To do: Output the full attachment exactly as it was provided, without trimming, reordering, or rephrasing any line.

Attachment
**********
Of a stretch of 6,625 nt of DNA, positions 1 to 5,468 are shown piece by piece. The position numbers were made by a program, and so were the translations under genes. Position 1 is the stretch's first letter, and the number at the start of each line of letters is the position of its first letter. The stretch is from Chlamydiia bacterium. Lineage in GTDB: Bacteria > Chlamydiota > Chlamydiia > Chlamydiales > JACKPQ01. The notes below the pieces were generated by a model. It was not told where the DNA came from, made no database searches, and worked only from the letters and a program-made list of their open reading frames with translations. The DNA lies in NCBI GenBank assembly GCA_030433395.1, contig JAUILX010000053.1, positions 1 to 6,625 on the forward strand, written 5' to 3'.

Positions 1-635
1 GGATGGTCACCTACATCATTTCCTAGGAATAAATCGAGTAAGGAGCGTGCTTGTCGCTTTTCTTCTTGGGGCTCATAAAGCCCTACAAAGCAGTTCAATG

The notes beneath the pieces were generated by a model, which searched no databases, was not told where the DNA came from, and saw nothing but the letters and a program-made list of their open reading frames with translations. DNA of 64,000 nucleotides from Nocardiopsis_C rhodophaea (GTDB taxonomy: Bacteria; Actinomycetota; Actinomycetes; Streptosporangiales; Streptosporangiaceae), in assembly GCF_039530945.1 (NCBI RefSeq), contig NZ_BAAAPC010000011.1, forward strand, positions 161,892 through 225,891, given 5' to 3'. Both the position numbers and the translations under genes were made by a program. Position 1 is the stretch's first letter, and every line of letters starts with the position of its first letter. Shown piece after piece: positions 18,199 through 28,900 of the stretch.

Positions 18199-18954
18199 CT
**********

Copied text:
Of a stretch of 6,625 nt of DNA, positions 1 to 5,468 are shown piece by piece. The position numbers were made by a program, and so were the translations under genes. Position 1 is the stretch's first letter, and the number at the start of each line of letters is the position of its first letter. The stretch is from Chlamydiia bacterium. Lineage in GTDB: Bacteria > Chlamydiota > Chlamydiia > Chlamydiales > JACKPQ01. The notes below the pieces were generated by a model. It was not told where the DNA came from, made no database searches, and worked only from the letters and a program-made list of their open reading frames with translations. The DNA lies in NCBI GenBank assembly GCA_030433395.1, contig JAUILX010000053.1, positions 1 to 6,625 on the forward strand, written 5' to 3'.

Positions 1-635
1 GGATGGTCACCTACATCATTTCCTAGGAATAAATCGAGTAAGGAGCGTGCTTGTCGCTTTTCTTCTTGGGGCTCATAAAGCCCTACAAAGCAGTTCAATG

The notes beneath the pieces were generated by a model, which searched no databases, was not told where the DNA came from, and saw nothing but the letters and a program-made list of their open reading frames with translations. DNA of 64,000 nucleotides from Nocardiopsis_C rhodophaea (GTDB taxonomy: Bacteria; Actinomycetota; Actinomycetes; Streptosporangiales; Streptosporangiaceae), in assembly GCF_039530945.1 (NCBI RefSeq), contig NZ_BAAAPC010000011.1, forward strand, positions 161,892 through 225,891, given 5' to 3'. Both the position numbers and the translations under genes were made by a program. Position 1 is the stretch's first letter, and every line of letters starts with the position of its first letter. Shown piece after piece: positions 18,199 through 28,900 of the stretch.

Positions 18199-18954
18199 CT